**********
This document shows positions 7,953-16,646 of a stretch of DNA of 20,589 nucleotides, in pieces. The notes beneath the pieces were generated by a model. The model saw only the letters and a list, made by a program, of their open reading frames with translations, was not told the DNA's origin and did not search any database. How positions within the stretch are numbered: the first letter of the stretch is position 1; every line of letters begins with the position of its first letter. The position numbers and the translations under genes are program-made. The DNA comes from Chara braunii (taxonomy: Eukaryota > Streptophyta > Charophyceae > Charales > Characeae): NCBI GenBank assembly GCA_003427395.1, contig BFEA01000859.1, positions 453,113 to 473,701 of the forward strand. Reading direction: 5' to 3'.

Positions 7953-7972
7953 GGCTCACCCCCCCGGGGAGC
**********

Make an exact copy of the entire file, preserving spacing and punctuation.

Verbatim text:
This document shows positions 7,953-16,646 of a stretch of DNA of 20,589 nucleotides, in pieces. The notes beneath the pieces were generated by a model. The model saw only the letters and a list, made by a program, of their open reading frames with translations, was not told the DNA's origin and did not search any database. How positions within the stretch are numbered: the first letter of the stretch is position 1; every line of letters begins with the position of its first letter. The position numbers and the translations under genes are program-made. The DNA comes from Chara braunii (taxonomy: Eukaryota > Streptophyta > Charophyceae > Charales > Characeae): NCBI GenBank assembly GCA_003427395.1, contig BFEA01000859.1, positions 453,113 to 473,701 of the forward strand. Reading direction: 5' to 3'.

Positions 7953-7972
7953 GGCTCACCCCCCCGGGGAGC